Valmayor and 100 g/hole of TSP (Triple

Valmayor (2000) stated that banana is native to Southeast Asia, and the Philippines is within its center of origin and diversity.

Banana is also the premier fruit in the international export trade. In agreement with agrolink. moa, banana is normally propagated by suckers or tissue culture materials. If by sucker, sword sucker is preferred. Square, rectangle and triangle system are recommended for planting. For monocultured cropping system, the recommended planting distance is 3. 0 X 1.

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5 m.When intercropped with other permanent crops, the recommended planting distance is 2.4 X 2. 4 m. Planting holes of 0. 3m X 0.

3m X 0. 3m in size are dug and allowed to weather for 2-4 weeks. Organic matter or compost at 5-10 kg/hole and 100 g/hole of TSP (Triple Super Phosphate) are incorporated into the hole and seedling is planted with minimal disturbance to the roots.

According to extento. edu, the ideal soil should be well drained but have good water retention capacity. Soil Ph should be between 5. 5 and 6. 5. Bananas grow best in areas with 100 inches or more of well-distributed rainfall per year. Irrigation is needed if rainfall is inadequate or irregular.

Banana plants should be planted in protected areas, because they are generally susceptible to wind damage. An average temperature of 81 degrees F and full sun is also ideal. Coir dust consists of short fibers (2mm or less) and pith (dust), which are left behind after processing of coconut husk. Coir dust accumulates in large dumps outside the mills, which process the husk for extraction of industrially valuable long fibers.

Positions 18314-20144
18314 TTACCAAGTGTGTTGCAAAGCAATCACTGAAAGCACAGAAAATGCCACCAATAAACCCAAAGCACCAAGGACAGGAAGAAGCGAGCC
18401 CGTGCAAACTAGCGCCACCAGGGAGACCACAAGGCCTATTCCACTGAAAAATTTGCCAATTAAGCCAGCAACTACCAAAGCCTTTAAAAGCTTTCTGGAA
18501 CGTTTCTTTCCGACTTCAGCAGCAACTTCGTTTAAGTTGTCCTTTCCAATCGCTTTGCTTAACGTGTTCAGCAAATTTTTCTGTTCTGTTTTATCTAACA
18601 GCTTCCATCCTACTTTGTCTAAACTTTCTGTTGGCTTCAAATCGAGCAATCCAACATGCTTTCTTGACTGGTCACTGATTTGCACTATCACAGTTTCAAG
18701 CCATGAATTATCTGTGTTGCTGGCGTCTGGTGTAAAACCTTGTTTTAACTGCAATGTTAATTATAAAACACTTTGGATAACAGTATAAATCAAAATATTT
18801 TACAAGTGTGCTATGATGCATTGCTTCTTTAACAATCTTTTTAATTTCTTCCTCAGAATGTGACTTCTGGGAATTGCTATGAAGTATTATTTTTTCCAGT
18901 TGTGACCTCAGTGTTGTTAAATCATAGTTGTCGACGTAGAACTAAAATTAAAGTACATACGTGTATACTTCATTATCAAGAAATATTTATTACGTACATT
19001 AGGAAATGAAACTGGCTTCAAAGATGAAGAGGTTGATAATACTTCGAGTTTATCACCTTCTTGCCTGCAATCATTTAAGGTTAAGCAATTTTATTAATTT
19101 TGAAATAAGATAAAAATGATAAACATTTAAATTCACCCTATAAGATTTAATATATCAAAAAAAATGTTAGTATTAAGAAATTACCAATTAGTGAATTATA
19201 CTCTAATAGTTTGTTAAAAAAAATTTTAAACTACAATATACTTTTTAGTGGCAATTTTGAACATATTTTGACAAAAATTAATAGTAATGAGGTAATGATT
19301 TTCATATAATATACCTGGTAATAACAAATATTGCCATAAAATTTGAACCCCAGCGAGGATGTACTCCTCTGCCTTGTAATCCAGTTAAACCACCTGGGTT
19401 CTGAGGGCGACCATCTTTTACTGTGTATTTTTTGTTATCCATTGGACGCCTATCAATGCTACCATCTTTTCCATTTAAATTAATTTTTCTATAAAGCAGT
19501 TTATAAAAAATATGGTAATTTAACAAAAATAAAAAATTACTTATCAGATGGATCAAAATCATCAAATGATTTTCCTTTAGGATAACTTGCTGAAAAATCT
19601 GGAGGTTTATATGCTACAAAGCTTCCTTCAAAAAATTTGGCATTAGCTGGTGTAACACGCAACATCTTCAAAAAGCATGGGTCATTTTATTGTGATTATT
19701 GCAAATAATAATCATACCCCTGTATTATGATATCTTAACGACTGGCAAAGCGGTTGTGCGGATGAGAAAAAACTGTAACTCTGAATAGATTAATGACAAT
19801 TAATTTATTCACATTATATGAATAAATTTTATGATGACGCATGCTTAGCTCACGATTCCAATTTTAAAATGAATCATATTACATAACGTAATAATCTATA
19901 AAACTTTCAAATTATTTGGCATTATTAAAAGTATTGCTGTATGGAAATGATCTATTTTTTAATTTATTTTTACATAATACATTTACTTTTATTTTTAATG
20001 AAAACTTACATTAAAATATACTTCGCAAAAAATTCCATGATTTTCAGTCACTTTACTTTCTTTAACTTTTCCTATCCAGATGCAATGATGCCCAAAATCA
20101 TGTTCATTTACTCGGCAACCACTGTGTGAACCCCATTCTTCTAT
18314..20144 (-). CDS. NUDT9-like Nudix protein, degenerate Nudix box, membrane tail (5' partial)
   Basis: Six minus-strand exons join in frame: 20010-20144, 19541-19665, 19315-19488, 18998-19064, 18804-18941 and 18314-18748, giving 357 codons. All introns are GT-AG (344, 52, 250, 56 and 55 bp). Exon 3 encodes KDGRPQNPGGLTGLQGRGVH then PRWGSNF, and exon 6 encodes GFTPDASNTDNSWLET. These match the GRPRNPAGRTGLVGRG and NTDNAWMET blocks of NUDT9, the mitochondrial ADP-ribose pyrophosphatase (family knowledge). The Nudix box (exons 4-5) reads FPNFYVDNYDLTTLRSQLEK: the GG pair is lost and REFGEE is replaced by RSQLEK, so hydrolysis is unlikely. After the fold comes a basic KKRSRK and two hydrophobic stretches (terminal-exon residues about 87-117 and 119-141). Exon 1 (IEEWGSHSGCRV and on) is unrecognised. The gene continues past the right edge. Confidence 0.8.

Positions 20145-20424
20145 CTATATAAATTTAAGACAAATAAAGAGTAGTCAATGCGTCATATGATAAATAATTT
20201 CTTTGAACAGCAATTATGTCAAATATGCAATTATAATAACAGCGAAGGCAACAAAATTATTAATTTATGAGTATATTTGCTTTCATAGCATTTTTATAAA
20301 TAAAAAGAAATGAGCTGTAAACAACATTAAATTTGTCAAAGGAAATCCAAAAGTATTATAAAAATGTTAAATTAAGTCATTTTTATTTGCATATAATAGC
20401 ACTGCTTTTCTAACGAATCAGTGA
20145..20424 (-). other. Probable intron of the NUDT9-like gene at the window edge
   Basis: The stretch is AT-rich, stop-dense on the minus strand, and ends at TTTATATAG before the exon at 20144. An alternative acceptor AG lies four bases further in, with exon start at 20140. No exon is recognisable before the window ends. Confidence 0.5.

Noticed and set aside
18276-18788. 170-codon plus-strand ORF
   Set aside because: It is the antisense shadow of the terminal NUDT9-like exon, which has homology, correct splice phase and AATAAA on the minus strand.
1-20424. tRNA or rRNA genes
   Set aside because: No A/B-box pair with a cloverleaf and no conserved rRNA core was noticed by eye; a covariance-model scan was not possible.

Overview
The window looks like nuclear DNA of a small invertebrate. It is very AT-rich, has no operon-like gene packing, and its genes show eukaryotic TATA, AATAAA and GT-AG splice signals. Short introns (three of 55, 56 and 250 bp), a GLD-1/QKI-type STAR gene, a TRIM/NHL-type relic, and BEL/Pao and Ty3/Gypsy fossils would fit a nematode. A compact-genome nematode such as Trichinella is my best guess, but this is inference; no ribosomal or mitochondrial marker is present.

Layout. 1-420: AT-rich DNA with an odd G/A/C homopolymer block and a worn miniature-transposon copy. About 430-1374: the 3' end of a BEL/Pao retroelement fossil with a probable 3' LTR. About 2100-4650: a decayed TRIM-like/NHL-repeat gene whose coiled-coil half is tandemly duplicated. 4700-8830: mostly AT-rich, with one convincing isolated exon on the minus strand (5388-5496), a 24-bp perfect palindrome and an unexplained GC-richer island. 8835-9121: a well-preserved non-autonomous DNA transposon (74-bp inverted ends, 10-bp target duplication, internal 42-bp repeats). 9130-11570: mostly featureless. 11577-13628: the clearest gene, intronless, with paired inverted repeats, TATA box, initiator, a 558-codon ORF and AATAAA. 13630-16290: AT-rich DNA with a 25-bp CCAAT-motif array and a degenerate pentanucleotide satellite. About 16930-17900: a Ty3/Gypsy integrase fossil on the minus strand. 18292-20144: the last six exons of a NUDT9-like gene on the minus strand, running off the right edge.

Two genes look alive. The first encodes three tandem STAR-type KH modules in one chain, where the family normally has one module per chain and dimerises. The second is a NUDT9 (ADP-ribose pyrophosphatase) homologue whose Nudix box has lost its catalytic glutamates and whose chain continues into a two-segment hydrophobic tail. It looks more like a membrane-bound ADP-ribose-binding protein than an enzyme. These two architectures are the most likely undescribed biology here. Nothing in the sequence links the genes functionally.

The Central Coir Research Institute, Allepey (Coir Board) has developed a technology for the bio-conversion of coir dust into a very useful organic manure which has application in agriculture and horticulture industry.The coir dust is available in huge quantities, which needs to be processed into a form suitable for agricultural and horticultural use. (http://www. nrdcindia. com/pages/pith. htm) Coir dust or pith, the leftover dust after extracting coir from coconut husks, was introduced to the horticultural industry about fifteen years ago as a soil-less plant growth medium. Due to its high water holding capacity and the ability to wet easily without wetting agents, coir dust became more popular than peat moss.

This popularity has created a high demand for coir dust.Similar to the crop industry, the horticultural industry found there were different coir dust sources and very soon understood that all sources of coir dust do not have similar properties but depend on the processing method. The main problem experienced was the high salt content in some coir dust. (Cresswell, 1992) Blom, J. T. (1997) concluded with roses that during the first year coco coir produced about 15. 6% more marketable stems as well as 18% more fresh weight compared to granulated rockwool, while there were no significant differences between the substrates during the second year.There were higher levels of micro-elements in rose stems grown in coco coir than those grown in rockwool.